In the fall of 1957, while walking my newspaper-route, I read about the drama playing out at Central High School in Little Rock, Arkansas. Following the 1954 Brown vs. Board of Education case – in which the Supreme Court ruled that state laws establishing separate public schools for black and white students were unconstitutional – the Little Rock public school system had finally moved to integrate its high school by enrolling nine black students.
These students – later called “the Little Rock Nine” – were met by an angry crowd of white demonstrators who blocked entrances to the school. Subsequently, Governor Orville Faubus – an outspoken opponent of the Court’s desegregation ruling – ordered the Arkansas National Guard to Little Rock to prevent the black students from entering the school.
Governor Faubus’s action prompted civil rights activist Martin Luther King, Jr., to telegraph President Eisenhower, urging him to “…take a strong, forthright stand in the Little Rock situation.” Dr. King said that a failure to oppose the injustice of the governor’s action would set the process of integration “back fifty years,” adding, “This is a great opportunity for you and the federal government to back up the longings and aspirations of millions of people of good will, and make law and order a reality.”
Following Dr. King’s missive, the president sent a contingent of the 101st Airborne Division to Little Rock to restore order and enable the minority students’ entry into the school. Gradually, the protests melted away, and the nine students were allowed to attend classes without significant incident. In the spring of 1958, Ernest Green became the first black student to graduate from Central High School.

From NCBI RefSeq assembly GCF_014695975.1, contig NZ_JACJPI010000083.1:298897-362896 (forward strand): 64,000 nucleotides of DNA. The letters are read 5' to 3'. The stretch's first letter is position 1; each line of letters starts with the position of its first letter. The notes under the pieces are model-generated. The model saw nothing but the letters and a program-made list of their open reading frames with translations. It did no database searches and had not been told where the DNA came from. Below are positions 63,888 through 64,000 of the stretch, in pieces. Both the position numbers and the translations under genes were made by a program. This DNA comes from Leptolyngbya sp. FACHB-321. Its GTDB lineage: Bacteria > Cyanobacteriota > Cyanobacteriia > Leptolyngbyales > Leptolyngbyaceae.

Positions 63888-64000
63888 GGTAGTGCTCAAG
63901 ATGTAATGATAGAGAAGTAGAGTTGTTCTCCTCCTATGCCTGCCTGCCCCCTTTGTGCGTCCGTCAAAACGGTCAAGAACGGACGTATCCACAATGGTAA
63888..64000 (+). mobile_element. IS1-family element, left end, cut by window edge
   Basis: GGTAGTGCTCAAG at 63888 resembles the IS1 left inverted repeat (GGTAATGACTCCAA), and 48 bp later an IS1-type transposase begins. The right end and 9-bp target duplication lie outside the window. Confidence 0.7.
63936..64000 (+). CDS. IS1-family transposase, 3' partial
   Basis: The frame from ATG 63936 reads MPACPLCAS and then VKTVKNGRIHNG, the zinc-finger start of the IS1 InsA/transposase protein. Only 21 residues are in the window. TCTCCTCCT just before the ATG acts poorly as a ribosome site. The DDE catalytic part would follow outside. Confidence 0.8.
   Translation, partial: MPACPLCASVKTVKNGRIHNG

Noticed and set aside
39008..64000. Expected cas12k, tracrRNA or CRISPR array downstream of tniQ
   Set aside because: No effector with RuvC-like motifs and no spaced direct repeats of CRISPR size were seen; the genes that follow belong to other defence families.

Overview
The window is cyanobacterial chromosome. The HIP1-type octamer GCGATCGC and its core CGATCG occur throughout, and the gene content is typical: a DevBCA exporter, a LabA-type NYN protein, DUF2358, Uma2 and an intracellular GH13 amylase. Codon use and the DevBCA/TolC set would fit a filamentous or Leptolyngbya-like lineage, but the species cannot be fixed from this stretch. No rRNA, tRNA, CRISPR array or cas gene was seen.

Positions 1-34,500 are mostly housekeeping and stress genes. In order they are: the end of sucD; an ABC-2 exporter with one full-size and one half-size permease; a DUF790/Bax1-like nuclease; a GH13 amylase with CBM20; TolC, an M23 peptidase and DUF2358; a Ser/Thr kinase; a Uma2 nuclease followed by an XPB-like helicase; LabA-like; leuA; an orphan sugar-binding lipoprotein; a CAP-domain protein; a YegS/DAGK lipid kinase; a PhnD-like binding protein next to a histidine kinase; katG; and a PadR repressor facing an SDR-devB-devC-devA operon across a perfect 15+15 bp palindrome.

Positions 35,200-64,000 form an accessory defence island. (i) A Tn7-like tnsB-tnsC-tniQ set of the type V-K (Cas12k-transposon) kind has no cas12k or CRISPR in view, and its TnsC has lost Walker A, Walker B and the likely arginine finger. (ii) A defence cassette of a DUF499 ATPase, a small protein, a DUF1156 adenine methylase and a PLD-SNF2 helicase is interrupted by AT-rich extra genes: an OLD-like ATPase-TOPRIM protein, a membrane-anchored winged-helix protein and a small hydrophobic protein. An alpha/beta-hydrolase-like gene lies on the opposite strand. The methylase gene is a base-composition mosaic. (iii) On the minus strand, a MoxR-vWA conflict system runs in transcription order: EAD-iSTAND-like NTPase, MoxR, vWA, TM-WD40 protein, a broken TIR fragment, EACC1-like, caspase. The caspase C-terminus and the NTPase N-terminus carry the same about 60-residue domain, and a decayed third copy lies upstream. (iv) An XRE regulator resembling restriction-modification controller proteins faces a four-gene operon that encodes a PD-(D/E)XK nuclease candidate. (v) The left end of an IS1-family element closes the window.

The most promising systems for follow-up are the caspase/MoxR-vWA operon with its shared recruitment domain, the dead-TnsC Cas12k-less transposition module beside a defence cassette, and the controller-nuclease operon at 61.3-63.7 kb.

These incidents helped our country turn a corner in the long campaign to afford black citizens full participation in the nation’s education, commerce and governance. Although the change was difficult for people who had lived in segregated communities all their lives – both above and below the Mason-Dixon Line – reasonable people could see the absurdity of wasting the great reservoir of human potential represented by people who had been denied entre to main-stream American society for generations, merely because of their skin-color. It simply made no sense. Professional and college sports had already recognized this by the time of the Little Rock integration. Black baseball, football and basketball players had become great stars, widely applauded for their skills – even by white fans. It was long past time for the rest of the country’s institutions to follow their example.
Although it is not much mentioned nowadays, President Eisenhower’s decisive action against the unlawful mobs in Little Rock established an important model for handling of racial unrest situations by future administrations. That model is not always followed, but when it is, the results are generally salutary. Just five years after Little Rock, in the fall of 1962, a black Air Force veteran named James Meredith was met by angry demonstrations – riots, really – when he tried to enroll at the University of Mississippi (a.k.a. “Ole Miss”) in Oxford. This was a delicate political matter for President Kennedy, since Mississippi was a solidly Democratic state whose 1960 electoral votes went to Mr. Kennedy. In private discussions with the president, the Arkansas governor, Ross Barnett, had promised to protect James Meredith. Later, however, he publicly vowed to keep Ole Miss completely white.